The making of a chloroplast.
Waters MT., Langdale JA.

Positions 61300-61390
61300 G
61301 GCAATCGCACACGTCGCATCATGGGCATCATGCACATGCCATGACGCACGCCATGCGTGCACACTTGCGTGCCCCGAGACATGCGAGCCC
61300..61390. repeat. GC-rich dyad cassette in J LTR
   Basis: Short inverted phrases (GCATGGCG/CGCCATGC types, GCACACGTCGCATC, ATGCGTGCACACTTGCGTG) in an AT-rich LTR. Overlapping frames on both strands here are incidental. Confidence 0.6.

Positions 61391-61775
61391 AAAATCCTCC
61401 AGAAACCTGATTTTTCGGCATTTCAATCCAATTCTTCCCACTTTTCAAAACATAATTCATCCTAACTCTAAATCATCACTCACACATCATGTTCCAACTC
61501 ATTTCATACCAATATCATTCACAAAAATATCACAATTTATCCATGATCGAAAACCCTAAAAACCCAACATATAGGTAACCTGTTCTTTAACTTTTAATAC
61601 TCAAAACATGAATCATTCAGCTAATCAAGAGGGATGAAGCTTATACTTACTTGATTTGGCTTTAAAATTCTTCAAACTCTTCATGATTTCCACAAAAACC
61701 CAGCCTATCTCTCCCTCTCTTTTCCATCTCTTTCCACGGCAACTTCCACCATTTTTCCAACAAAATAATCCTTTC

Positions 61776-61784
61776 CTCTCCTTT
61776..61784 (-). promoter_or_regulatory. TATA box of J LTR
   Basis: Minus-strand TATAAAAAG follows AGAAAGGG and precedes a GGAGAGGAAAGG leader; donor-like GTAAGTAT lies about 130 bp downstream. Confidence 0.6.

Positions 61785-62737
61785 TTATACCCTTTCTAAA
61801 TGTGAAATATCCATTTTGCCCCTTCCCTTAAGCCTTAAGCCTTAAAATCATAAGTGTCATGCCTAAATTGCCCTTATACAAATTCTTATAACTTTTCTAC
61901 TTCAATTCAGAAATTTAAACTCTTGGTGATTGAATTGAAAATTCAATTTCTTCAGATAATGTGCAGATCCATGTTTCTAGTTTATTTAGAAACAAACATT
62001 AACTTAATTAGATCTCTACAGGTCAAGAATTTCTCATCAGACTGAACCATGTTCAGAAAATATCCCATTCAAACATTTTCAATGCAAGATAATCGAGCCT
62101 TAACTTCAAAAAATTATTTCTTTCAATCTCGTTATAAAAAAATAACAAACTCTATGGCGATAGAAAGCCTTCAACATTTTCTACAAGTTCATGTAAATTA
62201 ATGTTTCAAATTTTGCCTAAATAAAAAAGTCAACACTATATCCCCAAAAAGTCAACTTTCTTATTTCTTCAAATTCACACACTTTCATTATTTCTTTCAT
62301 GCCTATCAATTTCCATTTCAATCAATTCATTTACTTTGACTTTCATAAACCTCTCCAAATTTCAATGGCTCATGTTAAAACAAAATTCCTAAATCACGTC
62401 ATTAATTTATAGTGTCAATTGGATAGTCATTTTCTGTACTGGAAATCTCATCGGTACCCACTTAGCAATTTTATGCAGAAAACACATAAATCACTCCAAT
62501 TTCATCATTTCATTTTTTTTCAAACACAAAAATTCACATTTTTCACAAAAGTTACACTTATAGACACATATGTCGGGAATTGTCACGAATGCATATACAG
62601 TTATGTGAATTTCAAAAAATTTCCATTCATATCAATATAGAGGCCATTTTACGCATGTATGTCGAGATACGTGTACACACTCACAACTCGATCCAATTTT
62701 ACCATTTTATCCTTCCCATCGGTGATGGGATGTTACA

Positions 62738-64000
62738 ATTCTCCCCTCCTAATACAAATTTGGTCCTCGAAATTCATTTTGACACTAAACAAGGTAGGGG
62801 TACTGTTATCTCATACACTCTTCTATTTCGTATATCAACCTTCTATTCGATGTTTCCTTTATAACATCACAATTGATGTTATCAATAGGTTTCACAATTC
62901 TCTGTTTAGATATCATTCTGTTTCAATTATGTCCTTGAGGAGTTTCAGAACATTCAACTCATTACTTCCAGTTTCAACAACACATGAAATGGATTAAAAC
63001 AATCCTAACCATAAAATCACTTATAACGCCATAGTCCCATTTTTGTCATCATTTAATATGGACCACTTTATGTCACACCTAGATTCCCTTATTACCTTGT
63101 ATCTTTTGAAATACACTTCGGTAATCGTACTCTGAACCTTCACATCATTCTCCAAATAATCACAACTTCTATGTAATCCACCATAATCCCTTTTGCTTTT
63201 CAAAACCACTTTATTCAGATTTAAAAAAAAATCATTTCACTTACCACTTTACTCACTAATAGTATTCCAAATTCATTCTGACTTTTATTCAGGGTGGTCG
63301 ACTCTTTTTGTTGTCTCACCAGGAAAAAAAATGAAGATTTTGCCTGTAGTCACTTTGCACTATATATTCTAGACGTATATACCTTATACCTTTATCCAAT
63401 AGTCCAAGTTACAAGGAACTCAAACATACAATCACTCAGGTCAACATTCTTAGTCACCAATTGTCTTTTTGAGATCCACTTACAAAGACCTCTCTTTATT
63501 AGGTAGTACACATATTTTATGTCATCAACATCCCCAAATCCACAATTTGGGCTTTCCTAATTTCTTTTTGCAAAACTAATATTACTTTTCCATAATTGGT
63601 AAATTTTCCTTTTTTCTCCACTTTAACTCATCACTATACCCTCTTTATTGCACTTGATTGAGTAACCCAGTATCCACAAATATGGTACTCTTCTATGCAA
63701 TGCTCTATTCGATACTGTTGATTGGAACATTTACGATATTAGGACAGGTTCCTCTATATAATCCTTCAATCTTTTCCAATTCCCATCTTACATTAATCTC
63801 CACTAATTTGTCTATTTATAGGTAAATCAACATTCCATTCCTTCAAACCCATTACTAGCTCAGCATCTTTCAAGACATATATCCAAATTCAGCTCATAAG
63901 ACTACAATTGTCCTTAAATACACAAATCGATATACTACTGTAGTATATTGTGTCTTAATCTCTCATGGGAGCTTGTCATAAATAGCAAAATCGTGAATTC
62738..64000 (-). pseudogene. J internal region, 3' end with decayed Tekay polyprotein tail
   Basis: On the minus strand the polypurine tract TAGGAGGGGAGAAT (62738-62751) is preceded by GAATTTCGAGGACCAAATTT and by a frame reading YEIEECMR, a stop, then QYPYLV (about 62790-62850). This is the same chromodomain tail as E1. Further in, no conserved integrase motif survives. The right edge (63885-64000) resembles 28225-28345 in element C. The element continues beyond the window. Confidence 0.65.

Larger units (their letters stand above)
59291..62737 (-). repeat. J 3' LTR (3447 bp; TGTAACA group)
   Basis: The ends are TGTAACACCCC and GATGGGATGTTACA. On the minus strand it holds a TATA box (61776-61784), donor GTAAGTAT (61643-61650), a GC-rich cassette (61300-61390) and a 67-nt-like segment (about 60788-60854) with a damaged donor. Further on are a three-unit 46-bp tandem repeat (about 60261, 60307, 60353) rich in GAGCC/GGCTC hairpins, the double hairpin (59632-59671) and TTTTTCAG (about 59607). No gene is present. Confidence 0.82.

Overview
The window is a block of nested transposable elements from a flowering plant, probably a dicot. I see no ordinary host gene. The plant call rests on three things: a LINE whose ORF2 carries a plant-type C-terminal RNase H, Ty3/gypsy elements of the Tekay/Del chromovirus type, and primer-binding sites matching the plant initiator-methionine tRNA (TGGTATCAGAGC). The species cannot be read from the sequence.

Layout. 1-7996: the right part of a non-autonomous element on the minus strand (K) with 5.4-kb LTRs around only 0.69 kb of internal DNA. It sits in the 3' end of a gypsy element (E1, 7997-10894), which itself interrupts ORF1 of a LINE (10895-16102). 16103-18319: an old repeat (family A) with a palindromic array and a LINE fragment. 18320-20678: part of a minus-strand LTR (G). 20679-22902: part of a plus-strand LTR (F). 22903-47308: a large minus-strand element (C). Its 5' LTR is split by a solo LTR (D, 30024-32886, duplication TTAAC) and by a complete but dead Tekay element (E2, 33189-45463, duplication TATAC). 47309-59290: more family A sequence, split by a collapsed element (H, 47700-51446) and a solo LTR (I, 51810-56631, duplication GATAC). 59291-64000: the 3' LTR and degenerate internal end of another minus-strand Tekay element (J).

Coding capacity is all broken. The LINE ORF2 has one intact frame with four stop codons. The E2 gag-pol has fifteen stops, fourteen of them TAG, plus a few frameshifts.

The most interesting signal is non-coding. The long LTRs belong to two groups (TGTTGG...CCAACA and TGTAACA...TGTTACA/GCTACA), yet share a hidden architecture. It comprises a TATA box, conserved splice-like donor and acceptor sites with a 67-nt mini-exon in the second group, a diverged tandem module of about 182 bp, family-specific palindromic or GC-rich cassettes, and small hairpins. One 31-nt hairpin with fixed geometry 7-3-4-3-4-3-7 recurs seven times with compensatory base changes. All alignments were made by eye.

Since its endosymbiotic beginning, the chloroplast has become fully integrated into the biology of the host eukaryotic cell. The exchange of genetic information from the chloroplast to the nucleus has resulted in considerable co-ordination in the activities of these two organelles during all stages of plant development. Here, we give an overview of the mechanisms of light perception and the subsequent regulation of nuclear gene expression in the model plant Arabidopsis thaliana, and we cover the main events that take place when proplastids differentiate into chloroplasts. We also consider recent findings regarding signalling networks between the chloroplast and the nucleus during seedling development, and how these signals are modulated by light. In addition, we discuss the mechanisms through which chloroplasts develop in different cell types, namely cotyledons and the dimorphic chloroplasts of the C(4) plant maize. Finally, we discuss recent data that suggest the specific regulation of the light-dependent phases of photosynthesis, providing a means to optimize photosynthesis to varying light regimes.